The Pennsylvania Department of Health has released the 2019-2023 Pennsylvania Cancer Control Plan, recently adopted by Secretary of Health Rachel Levine. The plan contains 15 cancer control goals Pennsylvania is working to achieve over the next five-year period. The new website, pacancercoalition.org also includes a Cancer Plan Report Card which will be used to monitor progress toward meeting the goals.
Can alternative payment methods (APM) transform dentistry? Under our current system, the United States pays the most for health care and achieves the lowest performance among comparable countries. The DentaQuest Partnership for Oral Health Advancement analyzes how this applies to dentistry – and how APMs can make a difference. As more states use their purchasing power to encourage better access, quality and accountability in oral health care for children in Medicaid, growth of APMs will continue in dentistry. Learn how the approach works, as the costs were lower than traditional fee for service models, while utilization was higher in the APM plans. Read the article here.
With 61 percent of U.S. adults rating oral health as “fair” or “poor” and 51 percent listing it as their top health concern, there’s no question that our national oral health care system is failing the majority of Americans. Read Confronting the Nation’s Oral Health Crisis.
Part 2 of a research report from the DentaQuest Partnership for Oral Health Advancement demonstrates how Medicaid, with its limited dental coverage, significantly improved adults’ access and utilization of dental services, compared to those who lack medical coverage. Read the report.
On January 15, 2020, more than 160 attendees were in Ashland, Kentucky for ARC’s Regional Workshop to learn more about how to prepare competitive applications for ARC’s POWER Initiative to diversify the economy in Appalachia’s coal impacted communities. Topics discussed included project development, budgeting and matching, evaluation and performance measurement, as well as partnership development. This was one of three field workshops to prepare potential applicants. Short tutorials on the same topics are available online as a virtual workshop.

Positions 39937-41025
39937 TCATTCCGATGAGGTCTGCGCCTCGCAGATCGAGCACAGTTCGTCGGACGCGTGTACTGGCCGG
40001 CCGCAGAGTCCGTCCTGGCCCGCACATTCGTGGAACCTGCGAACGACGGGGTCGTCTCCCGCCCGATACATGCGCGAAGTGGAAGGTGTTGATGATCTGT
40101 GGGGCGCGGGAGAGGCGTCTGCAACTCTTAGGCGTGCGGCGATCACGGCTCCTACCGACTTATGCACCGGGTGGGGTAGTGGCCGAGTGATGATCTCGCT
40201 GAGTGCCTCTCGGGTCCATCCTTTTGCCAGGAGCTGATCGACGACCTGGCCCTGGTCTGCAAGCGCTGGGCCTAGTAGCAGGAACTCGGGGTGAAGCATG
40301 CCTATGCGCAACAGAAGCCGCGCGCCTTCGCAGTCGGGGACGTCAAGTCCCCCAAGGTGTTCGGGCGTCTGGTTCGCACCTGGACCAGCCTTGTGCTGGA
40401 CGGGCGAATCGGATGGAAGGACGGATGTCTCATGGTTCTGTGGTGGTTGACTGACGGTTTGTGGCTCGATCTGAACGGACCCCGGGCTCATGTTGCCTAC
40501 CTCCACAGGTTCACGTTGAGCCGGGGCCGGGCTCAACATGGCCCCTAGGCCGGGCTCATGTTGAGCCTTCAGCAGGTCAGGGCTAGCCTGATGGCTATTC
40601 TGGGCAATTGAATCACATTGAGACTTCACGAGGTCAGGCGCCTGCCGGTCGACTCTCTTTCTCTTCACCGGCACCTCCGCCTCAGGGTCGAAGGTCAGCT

To date, ARC has invested over $190 million in 239 projects to strengthen the economies of 326 coal-impacted communities. Competitive POWER projects are regional, strategic, and transformational in their approach to the economic revitalization of coal-impacted communities.
The first steps to applying for POWER funding are to:
- Read the Partnerships for Opportunity and Workforce and Economic Revitalization (POWER) Initiative: FY 2020– Request for Proposals (RFP) available here.
- Contact the ARC State Program in the state(s) included in the proposal to review project ideas and confirm they’re in alignment with relevant state(s) economic development priorities. Contact information available at www.arc.gov/power.
The required Letter of Intent, which is a one-page snapshot of your POWER application, providing ARC and its state partners with a general idea of the proposed scope of work and the players involved, is due by February 28th. Final applications can be submitted here by March 27th.
In the week of January 19, 2020, ARC began accepting applications for the Appalachian Entrepreneurship Academy (AEA) in Pittsburgh, Pennsylvania as well as the ARC/ORNL Summer STEM Program in Oak Ridge, Tennessee. Each program is an all expenses paid, summer immersive, learning experience for Appalachia’s high school and middle school students.
As part of AEA, Appalachia’s rising high school seniors will participate in a curriculum focusing on mentorship, from leading entrepreneurs and businesses in the Pittsburgh area, skill building, access to soft and hardware maker spaces, and providing connections to the ARC’s larger regional network. With support from the Institute for Education Leadership (IEL), the program will take place from July 6th through July 31st, 2020. Applications are due March 6th and can be submitted at www.arc.gov/aea.
The ARC/ORNL Summer STEM program is designed for the Region’s high school and middle school students, and high school teachers, who are interested in STEM. Students will have the opportunity to work with award-winning scientists at Oak Ridge National Laboratory, one of the largest U.S. Department of Energy research facilities in the U.S., work on guided group science, math, and computer science technology research projects, and high school teachers work with science practitioners to develop a STEM-related curriculum. The program runs from July 5th through July 17th, 2020. Applications are due February 28th and can be submitted at www.arc.gov/summerSTEM.
Recent work by the Commonwealth Fund has shown that the ACA narrowed racial gaps in access to healthcare in PA, NJ, and across the country. The uninsured rate gap between white and black adults is now less than 4 percentage points in Pennsylvania. Read more here.
Maryland is planning to sue PA over Chesapeake Bay Pollution after multiple requests to improve cleaning up the pollution. Suggestions of investing in support for the 33,000 farms nearby to support in reducing harmful run-off has been a key component. Read more here.